China-built Roads Are Reducing Travel Times In Afghanistan

Villagers in Bamyan said winter traveling was particularly difficult, given the poor conditions of the roads.

Samihullah drives an old minivan from a remote village in eastern Afghanistan’s Nangarhar Province to buy daily necessities in Jalalabad, the provincial capital. The trip is short, but that wasn’t always the case. A China-built road has changed all that.

“In the past, it took one hour and a half to travel from Jalalabad to my county Hisarak district, but since the building of the road, it takes only 15 minutes,” Samihullah told Xinhua.

Reconstructing and asphalting the road have also enabled villagers along the route to visit hospitals more quickly, he said, recalling that some patients had succumbed to their illness in the past before reaching health centers due to the poor conditions of the roads.

Over four decades of war and civil strife have destroyed most of Afghanistan’s infrastructure, including roads and highways. It previously took seven to eight hours to drive from Jalalabad to the national capital Kabul. A few years ago, China helped rebuild the road linking the two cities; today’s drive has been cut to two and a half hours.

Neighboring China has immensely contributed to rebuilding Afghanistan, having reconstructed water canals, hospitals and the Jalalabad-Kabul road that links eastern Nangarhar and neighboring Kunar and Laghman provinces to Kabul.

“Up to 6,000 cars and vehicles pass the Jalalabad-Kabul road on average every day. Ordinary people, government employees and students use the road to reach their destination,” Fazal Rabi Wailzai, the deputy director of Nangarhar’s public work directorate, told Xinhua.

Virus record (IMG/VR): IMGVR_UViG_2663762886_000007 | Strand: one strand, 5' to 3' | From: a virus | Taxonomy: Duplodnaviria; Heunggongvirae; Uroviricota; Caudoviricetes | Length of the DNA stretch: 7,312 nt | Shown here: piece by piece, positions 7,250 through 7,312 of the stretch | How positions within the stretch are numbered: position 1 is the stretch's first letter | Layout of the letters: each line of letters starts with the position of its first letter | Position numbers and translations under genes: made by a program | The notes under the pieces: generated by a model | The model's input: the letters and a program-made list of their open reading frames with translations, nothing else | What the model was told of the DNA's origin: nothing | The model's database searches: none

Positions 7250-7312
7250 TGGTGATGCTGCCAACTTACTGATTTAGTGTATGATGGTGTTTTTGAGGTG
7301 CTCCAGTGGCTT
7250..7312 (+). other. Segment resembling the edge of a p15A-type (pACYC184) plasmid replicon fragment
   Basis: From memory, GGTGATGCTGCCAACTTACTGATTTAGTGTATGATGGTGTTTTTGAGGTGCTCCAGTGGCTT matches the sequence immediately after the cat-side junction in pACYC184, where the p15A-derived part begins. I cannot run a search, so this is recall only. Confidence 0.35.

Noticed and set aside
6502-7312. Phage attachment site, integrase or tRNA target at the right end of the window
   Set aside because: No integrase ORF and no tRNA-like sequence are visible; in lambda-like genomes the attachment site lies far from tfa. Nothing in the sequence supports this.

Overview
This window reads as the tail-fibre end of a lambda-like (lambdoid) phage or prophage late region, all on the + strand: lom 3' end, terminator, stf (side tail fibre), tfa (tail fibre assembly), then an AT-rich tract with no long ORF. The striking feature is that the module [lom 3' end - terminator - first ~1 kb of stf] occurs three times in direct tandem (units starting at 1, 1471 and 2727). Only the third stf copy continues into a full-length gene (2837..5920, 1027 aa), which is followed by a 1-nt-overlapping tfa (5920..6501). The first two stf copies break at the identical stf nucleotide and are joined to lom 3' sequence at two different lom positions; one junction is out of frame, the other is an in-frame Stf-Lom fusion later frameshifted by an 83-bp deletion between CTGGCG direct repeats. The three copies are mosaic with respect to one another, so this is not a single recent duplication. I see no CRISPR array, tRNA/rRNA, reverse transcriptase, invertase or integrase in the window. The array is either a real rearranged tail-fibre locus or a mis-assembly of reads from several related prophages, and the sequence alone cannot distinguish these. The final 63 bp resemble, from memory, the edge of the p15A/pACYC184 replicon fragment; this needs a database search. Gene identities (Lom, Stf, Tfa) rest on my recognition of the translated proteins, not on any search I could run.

The road also serves as a transit route that links Afghanistan to Pakistan, boosting trade and exchanges between the neighboring countries.

China also worked on a road in central Bamyan Province. The road built by the Chinese construction firm China Road and Bridge Corporation passes through more than 20 villages.

“In the past, we didn’t have a road, and it took more than one hour to take our farm products to market,” said Mohammad Hadi, a resident of Yakawlang district. “But since the building of the road, it takes only 10 minutes to reach the market and sell our products and return home on the same day.”

Villagers in Bamyan said winter traveling was particularly difficult, given the poor conditions of the roads.

Thanking China for contributing to the rebuilding process of war-torn Afghanistan, Bamyan’s provincial governor Abdullah Sarhadi said that 80 km of the Chinese-built roads in the province have been completed.

“Its positive impact is tangible,” Sarhadi said, “as the families can easily take their patients to hospital in the provincial capital and their products to market.”


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